Arlington, Va. – Bipartisan legislation introduced in the U.S. Senate today would formally designate pharmacists as healthcare providers under Medicare Part B. Supported by the National Association of Chain Drug Stores (NACDS), the bill would amend The Social Security Act of 1935 to enable pharmacists to provide to Medicare patients in underserved communities services that pharmacists already are providing for other patients under state law.
The Pharmacy and Medically Underserved Areas Enhancement Act (S. 314) – introduced by Sens. Charles Grassley (R-IA), Sherrod Brown (D-OH), Mark Kirk (R-IL) and Bob Casey (D-PA) – would elevate pharmacists’ ability to improve patient health. Specifically, Medicare patients would gain enhanced access to pharmacists’ expertise and pharmacy services, including immunizations, diabetes screenings and self-management education, cardiovascular screenings and behavioral therapy, in states in which pharmacists are allowed to provide these services.
“Through the introduction of this legislation, Senators Grassley, Brown, Kirk and Casey have demonstrated tremendous commitment to improved healthcare access and outcomes for underserved Medicare patients,” said NACDS President and CEO Steven C. Anderson, IOM, CAE. “It makes good sense for pharmacists to be able to leverage their professional education for the benefit of patients in need, and to provide services that are within their scope of practice in each state.”
The legislation focuses on medically underserved communities, as defined by the U.S. Department of Health and Human Services. Categories of underserved communities include elderly and rural populations, residents of public housing, areas with a shortage of primary care providers and with high poverty rates, and persons with HIV/AIDS, among others.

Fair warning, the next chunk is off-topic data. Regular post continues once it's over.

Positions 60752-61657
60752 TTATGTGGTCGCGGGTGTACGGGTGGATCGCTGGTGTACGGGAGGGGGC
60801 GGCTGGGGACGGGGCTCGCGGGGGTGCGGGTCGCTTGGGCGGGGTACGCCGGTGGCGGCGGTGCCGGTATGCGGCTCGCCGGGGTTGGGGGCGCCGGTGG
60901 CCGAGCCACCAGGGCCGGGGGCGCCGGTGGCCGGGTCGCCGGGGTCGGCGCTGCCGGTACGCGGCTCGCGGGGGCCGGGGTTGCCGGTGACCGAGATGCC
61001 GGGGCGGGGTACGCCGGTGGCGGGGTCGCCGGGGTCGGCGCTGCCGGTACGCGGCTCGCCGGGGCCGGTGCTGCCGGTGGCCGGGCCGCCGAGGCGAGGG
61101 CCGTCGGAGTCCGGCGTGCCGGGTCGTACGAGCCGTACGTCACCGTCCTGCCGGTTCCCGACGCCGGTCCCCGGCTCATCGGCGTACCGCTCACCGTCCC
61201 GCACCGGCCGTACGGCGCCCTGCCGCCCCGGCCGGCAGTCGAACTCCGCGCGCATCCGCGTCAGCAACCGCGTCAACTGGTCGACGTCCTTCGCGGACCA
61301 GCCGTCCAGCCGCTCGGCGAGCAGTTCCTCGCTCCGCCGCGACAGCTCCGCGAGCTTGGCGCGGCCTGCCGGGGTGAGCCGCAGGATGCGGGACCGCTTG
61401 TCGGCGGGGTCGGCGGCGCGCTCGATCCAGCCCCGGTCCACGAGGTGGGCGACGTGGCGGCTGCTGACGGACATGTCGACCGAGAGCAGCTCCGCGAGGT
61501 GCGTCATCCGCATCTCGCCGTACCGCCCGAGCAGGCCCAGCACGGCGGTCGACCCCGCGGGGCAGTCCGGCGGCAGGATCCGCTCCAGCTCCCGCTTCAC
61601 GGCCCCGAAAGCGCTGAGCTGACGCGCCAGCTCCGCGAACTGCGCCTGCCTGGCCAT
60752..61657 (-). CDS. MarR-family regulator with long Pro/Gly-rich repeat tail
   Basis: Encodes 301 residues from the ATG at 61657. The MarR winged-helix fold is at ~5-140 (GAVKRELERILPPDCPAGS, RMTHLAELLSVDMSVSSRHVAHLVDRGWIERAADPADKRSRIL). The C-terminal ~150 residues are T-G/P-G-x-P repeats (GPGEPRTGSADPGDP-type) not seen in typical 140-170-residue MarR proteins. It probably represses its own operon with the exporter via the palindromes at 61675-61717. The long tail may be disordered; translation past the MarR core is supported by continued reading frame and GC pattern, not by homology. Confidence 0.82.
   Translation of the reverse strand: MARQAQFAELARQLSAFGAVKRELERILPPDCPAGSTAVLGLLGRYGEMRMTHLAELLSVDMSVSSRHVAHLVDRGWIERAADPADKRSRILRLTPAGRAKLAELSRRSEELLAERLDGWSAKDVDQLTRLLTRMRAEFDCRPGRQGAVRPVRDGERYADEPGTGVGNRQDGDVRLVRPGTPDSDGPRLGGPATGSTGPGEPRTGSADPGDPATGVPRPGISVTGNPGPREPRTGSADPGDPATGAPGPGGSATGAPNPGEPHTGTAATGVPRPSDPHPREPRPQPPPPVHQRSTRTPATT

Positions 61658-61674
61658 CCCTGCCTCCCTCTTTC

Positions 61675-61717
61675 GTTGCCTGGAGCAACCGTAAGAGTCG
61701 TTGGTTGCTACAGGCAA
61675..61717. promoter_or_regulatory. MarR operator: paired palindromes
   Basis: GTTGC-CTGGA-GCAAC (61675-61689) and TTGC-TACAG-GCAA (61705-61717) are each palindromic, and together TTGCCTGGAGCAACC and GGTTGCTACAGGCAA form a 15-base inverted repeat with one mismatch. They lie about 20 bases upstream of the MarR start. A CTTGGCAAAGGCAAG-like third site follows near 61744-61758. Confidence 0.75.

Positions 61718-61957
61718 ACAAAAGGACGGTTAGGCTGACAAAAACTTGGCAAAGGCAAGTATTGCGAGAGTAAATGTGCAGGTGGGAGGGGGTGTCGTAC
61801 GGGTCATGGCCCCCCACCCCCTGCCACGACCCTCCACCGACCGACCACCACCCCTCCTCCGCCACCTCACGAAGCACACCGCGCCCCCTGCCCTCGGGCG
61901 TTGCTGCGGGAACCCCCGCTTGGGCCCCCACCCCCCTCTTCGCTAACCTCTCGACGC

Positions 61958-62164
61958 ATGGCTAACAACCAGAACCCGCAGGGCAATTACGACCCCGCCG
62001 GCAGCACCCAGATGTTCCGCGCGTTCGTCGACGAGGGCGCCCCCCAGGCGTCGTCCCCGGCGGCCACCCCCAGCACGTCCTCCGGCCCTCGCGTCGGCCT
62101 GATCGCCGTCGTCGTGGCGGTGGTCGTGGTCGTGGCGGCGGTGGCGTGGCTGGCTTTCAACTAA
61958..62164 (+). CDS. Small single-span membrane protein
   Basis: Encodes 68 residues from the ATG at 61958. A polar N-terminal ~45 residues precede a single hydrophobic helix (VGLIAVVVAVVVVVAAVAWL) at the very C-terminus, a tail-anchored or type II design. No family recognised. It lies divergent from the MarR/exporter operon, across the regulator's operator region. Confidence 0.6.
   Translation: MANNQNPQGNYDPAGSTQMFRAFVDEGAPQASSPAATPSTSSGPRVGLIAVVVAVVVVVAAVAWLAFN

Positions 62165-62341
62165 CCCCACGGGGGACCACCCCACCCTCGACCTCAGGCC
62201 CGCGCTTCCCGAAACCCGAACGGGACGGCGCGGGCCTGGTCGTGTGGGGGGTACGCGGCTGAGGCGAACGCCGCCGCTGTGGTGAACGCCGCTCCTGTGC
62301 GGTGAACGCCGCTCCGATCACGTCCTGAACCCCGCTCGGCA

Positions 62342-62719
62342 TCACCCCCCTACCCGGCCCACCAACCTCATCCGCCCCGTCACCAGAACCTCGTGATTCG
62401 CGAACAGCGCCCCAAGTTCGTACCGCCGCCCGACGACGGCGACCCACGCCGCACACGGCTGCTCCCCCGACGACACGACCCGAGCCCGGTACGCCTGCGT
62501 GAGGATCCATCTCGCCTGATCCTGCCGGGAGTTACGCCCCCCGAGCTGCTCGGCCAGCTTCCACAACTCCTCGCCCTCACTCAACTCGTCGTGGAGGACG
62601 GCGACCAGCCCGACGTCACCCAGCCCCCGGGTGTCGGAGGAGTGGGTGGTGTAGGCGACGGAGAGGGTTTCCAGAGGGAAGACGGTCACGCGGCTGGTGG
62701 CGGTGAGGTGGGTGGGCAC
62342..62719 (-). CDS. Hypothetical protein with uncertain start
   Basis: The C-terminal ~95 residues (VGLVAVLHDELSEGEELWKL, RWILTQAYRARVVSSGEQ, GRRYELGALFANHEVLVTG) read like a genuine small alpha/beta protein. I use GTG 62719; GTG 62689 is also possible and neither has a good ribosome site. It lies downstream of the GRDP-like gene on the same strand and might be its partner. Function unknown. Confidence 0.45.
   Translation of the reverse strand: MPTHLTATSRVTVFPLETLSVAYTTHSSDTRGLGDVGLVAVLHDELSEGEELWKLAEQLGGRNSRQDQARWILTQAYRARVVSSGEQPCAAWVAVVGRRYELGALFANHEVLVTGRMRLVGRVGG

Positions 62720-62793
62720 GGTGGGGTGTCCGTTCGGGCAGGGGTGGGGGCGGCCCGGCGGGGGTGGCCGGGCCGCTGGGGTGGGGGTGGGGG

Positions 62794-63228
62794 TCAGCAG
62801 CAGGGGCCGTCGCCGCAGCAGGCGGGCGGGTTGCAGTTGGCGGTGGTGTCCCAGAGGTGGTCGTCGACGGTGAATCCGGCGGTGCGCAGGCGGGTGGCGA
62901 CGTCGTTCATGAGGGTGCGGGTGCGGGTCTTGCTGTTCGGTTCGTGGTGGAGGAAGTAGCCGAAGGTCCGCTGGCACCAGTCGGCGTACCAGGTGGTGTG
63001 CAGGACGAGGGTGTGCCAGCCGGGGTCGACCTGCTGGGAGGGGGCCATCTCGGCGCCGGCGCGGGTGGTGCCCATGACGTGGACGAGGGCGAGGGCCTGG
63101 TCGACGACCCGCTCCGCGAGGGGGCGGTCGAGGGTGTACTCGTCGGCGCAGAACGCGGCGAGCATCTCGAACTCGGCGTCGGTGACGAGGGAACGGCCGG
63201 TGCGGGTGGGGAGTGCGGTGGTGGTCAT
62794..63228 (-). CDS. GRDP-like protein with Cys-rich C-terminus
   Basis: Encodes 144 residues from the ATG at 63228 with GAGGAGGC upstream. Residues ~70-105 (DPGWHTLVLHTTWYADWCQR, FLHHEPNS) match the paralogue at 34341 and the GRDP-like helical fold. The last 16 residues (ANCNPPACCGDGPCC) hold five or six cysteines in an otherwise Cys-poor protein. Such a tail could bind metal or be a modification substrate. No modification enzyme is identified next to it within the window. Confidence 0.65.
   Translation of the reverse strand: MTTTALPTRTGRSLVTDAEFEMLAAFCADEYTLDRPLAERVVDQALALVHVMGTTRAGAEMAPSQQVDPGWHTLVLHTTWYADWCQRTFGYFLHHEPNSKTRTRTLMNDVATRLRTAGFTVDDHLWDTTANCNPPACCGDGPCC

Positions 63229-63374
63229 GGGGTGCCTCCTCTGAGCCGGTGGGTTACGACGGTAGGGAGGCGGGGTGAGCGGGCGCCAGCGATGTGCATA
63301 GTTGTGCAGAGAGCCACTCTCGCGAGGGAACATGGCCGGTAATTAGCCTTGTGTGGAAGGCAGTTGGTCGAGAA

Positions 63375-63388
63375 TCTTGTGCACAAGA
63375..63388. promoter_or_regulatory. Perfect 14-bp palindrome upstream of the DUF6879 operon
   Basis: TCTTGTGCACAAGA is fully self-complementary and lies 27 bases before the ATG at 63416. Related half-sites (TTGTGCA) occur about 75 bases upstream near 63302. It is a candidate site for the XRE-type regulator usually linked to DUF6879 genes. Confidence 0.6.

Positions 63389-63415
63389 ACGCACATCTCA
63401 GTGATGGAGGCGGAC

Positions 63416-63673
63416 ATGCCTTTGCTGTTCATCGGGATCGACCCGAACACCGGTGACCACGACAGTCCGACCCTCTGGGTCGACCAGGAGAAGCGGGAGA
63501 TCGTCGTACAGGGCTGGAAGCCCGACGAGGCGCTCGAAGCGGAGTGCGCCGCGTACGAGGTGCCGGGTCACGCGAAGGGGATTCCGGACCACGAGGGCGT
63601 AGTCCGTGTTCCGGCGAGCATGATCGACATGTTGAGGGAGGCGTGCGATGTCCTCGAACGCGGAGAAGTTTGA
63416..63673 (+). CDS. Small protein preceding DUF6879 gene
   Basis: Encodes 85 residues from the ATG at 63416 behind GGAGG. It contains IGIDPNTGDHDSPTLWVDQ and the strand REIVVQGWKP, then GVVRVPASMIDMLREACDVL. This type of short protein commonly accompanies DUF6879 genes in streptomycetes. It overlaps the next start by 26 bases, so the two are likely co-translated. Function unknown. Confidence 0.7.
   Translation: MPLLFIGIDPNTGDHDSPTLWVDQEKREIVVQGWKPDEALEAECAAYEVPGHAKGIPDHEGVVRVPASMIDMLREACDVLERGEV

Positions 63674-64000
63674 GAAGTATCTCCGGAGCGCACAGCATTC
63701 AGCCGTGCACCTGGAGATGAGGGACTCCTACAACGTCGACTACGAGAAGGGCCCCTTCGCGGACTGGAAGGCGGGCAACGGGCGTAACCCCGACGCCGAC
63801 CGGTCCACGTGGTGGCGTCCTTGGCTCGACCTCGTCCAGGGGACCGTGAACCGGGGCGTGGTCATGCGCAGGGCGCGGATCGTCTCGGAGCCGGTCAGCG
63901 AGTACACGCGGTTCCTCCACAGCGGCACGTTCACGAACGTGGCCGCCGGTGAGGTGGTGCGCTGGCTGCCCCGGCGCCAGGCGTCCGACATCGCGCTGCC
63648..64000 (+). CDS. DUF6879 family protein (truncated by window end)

“For many patients, the lack of healthcare access remains a serious problem, and we appreciate the growing realization of the opportunity to look to pharmacists as valuable members of the healthcare delivery team, in partnership with doctors, nurses and others,” Anderson said.
Pharmacists are highly educated and trained healthcare professionals who now must earn a doctor of pharmacy degree (Pharm.D.) to graduate – which takes a minimum of six years to complete and reflects the evolution of pharmacy practice to a more patient-centered focus.
Pharmacists remain committed to the vital function of providing medications safely, and helping patients understand how to take them correctly. Beyond this commitment, examples of pharmacist-provided services that would be available to Medicare patients – on a state-by-state basis according to their unique laws – include vaccination screening and delivery, chronic disease management, and preventive screenings such as testing of glucose, blood pressure, and cholesterol levels.
The Senate bill is a companion to the House bill introduced this week, H.R 592. Identical legislation introduced in the House last year, in the 113th Congress, garnered strong bipartisan support with 123 cosponsors, and was also supported by NACDS.
“The support for the House bill in the last Congress and the swift introduction of bills in the House and Senate early in this new Congress demonstrate the momentum behind this important issue,” said Anderson.
Public support for the legislation also is proving strong across political party leanings. A July Internet survey of likely voters who are informed and engaged when it comes to current events found that 79 percent of respondents favor the legislation — including 36 percent who strongly favor it. The survey, conducted by Public Opinion Strategies and commissioned by NACDS, found that 85 percent of Democrats and 76 percent of Republicans support it.
As a member of the Patient Access to Pharmacists’ Care Coalition (PAPCC), which seeks to ensure all licensed pharmacists are able to care for Medicare patients to the full extent of state scope of practice laws, NACDS joined other pharmacy organizations and stakeholders in releasing a statement of support for the Senate bill. To view the statement and for more information on the issue, please visit PharmacistsCare.org.